As Borgata executives, state officials, and credit-rating agencies leave him fewer and fewer options for filling a $101 million hole in his budget, repaying his creditors and bond-debt obligations, and avoiding a predicted insolvency in three months, Guardian is talking increasingly about bankruptcy. He said recently that he and emergency manager Kevin Lavin had successfully restructured enough of the city’s debt and renegotiated public workers’ contracts to the point that the only remaining reason to file for bankruptcy is the debt to Borgata. Christie and Sweeney have come out vociferously against it, saying that a declaration of bankruptcy would further cripple the state’s already precarious bond rating, as well as those of struggling cities statewide. City council will vote Tuesday on whether to seek bankruptcy but the state must approve the declaration.
After a year of public criticism over his fees and perceived lack of progress, at 5 p.m. on Friday, January 15, Lavin submitted his final recommendations for the city’s financial future to the governor. In it, he expressed hope that the city would not declare bankruptcy and hope that state lawmakers would enact the PILOT bill, which he said would cut the city’s tax refunds in half. He suggested consolidating police and other services with Atlantic County and privatizing state-held assets like the money-losing convention center and Boardwalk Hall.
A few days before Lavin submitted his report and a few days after Christie vetoed the PILOT bill, Sweeney let it be known that he was thinking about introducing legislation for the state to take over Atlantic City, much as it did to Camden in 2002. Echoing Christie’s attacks on city leadership’s fiscal mismanagement and expectations of handouts, Sweeney did introduce a bill that called for state oversight for exactly five years.
“The city government has blithely refused to make the difficult political decisions needed to balance its budget — even with the governor making his intentions clear by appointing a bankruptcy lawyer as emergency manager a year ago,” he wrote in a statement.
He cited the city’s high per-person spending compared with other cities and its highest-in-the-nation foreclosure rate. Although the local newspaper endorsed the plan, Guardian and locally elected state officials naturally reacted with shock and fury to the plan.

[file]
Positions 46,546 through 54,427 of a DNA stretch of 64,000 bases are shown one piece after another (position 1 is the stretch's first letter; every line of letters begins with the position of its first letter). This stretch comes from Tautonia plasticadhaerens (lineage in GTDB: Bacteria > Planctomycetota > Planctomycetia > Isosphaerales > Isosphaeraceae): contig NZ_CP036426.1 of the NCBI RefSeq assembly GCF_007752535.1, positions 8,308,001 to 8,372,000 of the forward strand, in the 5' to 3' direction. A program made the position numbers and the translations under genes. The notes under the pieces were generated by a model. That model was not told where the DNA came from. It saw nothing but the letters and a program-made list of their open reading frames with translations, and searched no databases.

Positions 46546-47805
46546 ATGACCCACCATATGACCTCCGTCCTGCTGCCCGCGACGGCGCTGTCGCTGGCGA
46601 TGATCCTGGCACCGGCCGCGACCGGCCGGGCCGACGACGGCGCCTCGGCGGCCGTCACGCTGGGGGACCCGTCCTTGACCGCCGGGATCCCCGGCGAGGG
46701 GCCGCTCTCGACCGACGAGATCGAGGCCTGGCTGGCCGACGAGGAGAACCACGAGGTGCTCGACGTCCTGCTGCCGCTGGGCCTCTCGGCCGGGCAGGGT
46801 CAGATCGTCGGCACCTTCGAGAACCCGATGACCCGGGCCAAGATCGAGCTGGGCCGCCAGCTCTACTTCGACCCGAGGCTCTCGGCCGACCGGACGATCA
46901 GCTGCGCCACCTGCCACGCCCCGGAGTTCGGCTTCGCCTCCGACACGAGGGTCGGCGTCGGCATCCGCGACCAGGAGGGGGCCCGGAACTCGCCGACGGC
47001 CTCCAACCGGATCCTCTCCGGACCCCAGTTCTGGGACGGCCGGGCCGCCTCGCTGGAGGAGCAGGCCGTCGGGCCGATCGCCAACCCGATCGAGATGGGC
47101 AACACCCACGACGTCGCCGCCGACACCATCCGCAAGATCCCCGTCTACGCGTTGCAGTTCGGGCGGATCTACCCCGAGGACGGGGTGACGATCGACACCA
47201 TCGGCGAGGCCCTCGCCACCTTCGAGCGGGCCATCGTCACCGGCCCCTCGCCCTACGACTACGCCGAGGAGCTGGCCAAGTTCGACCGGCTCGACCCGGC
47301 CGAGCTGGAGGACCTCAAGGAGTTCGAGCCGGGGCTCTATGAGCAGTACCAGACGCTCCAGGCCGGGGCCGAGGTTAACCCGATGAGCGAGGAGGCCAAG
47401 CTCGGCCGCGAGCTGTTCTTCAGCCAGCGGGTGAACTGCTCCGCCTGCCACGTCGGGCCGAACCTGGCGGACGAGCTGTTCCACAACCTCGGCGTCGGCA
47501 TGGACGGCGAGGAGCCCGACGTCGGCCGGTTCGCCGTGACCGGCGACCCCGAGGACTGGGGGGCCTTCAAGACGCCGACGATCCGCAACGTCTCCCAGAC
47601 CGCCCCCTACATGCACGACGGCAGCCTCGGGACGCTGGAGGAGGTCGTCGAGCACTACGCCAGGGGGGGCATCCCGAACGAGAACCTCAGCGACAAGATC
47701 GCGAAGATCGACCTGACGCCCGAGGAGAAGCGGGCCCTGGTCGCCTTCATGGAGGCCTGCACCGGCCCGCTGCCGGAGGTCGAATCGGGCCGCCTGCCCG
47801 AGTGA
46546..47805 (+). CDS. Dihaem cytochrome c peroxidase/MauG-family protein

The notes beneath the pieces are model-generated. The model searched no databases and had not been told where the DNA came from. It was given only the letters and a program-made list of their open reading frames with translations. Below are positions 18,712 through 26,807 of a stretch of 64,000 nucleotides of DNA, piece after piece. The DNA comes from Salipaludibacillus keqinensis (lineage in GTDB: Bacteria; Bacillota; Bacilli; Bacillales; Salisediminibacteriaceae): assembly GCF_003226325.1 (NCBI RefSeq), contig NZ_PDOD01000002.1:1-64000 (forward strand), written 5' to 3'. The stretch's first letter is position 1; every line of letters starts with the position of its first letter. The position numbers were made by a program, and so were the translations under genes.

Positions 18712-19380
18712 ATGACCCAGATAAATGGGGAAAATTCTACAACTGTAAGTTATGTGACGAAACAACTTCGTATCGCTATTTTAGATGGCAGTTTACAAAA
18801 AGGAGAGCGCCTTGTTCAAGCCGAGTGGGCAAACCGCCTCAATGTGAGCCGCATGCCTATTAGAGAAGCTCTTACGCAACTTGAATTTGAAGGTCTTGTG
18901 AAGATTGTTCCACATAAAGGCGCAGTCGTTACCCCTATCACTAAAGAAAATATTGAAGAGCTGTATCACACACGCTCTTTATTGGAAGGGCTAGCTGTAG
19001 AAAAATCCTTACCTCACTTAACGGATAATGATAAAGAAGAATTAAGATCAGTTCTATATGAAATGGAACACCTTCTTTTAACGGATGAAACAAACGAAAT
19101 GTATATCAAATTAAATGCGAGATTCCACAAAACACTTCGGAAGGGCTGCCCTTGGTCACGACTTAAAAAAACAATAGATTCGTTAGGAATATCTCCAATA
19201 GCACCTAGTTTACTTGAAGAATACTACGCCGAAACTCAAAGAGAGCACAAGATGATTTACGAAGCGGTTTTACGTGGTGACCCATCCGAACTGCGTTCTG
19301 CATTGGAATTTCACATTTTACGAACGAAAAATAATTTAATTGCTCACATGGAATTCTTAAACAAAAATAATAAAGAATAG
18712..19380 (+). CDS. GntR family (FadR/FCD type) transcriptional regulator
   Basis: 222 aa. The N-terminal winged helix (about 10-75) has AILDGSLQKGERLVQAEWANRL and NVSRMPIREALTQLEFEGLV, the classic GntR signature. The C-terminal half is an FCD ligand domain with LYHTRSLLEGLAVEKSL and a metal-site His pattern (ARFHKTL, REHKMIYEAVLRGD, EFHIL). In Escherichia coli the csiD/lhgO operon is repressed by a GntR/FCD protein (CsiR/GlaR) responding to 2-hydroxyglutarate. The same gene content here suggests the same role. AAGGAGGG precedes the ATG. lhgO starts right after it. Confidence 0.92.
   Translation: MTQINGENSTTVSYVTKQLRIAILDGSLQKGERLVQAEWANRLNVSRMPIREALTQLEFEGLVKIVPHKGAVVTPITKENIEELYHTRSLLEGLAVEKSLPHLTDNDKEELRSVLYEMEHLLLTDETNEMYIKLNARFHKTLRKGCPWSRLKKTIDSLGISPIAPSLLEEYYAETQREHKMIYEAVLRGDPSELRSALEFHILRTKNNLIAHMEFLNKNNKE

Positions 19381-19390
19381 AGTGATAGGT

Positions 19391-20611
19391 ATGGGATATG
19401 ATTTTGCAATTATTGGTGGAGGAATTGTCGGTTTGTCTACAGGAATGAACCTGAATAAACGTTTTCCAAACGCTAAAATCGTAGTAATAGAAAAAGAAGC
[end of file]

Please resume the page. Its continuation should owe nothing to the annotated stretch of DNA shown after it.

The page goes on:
Critics suggest the move is part of a plan to take control of city assets in order to sell them. They point specifically to the independent water authority, which Guardian doesn’t want to sell but has been an object of interest for New Jersey American Water, whose lobbyist, Philip Norcross, is the younger brother of Christie and Sweeney ally George Norcross. Although Sweeney is calling the PILOT veto “disappointing,” Guardian has suggested that the veto and subsequent takeover plan were set-ups for the sale of the utility to influential buyers.
Amid all the fighting between the city and the state, the New Jersey Economic Development Authority (EDA) approved incentives for two major development projects last Tuesday. The authority voted to award private development firm AC Devco $68 million in incentives to build a five-story dormitory building, an academic building with retail space, and a seven-story parking garage for Stockton and other tenants of the future campus. School administrators say they’ll run a shuttle from the main campus in Galloway. The EDA also approved $24 million for New Brunswick’s Boraie Development to erect three mixed-use buildings in the South Inlet.
Finally ridding itself of what must be one of the most ill-fated real estate purchases in Atlantic City history, Stockton closed on the sale of Showboat casino to Philadelphia real estate mogul Bart Blatstein on January 15. In what appears to be an amicable partnership, Blatstein paid $23 million for the building, which was $1 million more than originally agreed but $3 million less than what Revel owner Glenn Straub was going to pay for the building last year before a court nullified the sale. It’s unclear whether Blatstein will attempt to return the building to a casino or whether competing deed restrictions on the property will force or prevent him from doing so.
In a move that may mean the difference between Trump Taj Mahal staying open or becoming the fifth Atlantic City casino to close since 2014, the Third Circuit Court of Appeals ruled that Taj owner Carl Icahn does not have to honor the expired contracts of members of the UNITE Here Local 54 workers union. The ruling dealt a second blow to the union, which appealed the same decision issued by the judge handling the casino’s bankruptcy and terms of the property’s transfer from Trump Entertainment Resorts to Icahn.
After promising uses for the Revel that ranged from a college for geniuses to a family entertainment center, Straub announced on January 19 that he intends to reopen the shuttered property as a casino, albeit a much smaller one than before. The real estate billionaire who bought Revel out of bankruptcy for pennies on the dollar says the casino will occupy half the space it did under its original owners, and that an indoor water park to be constructed as early as April will fill up some of the room. Straub still needs to obtain a gambling license, something that will likely prevent him from opening the casino by this summer as he hopes.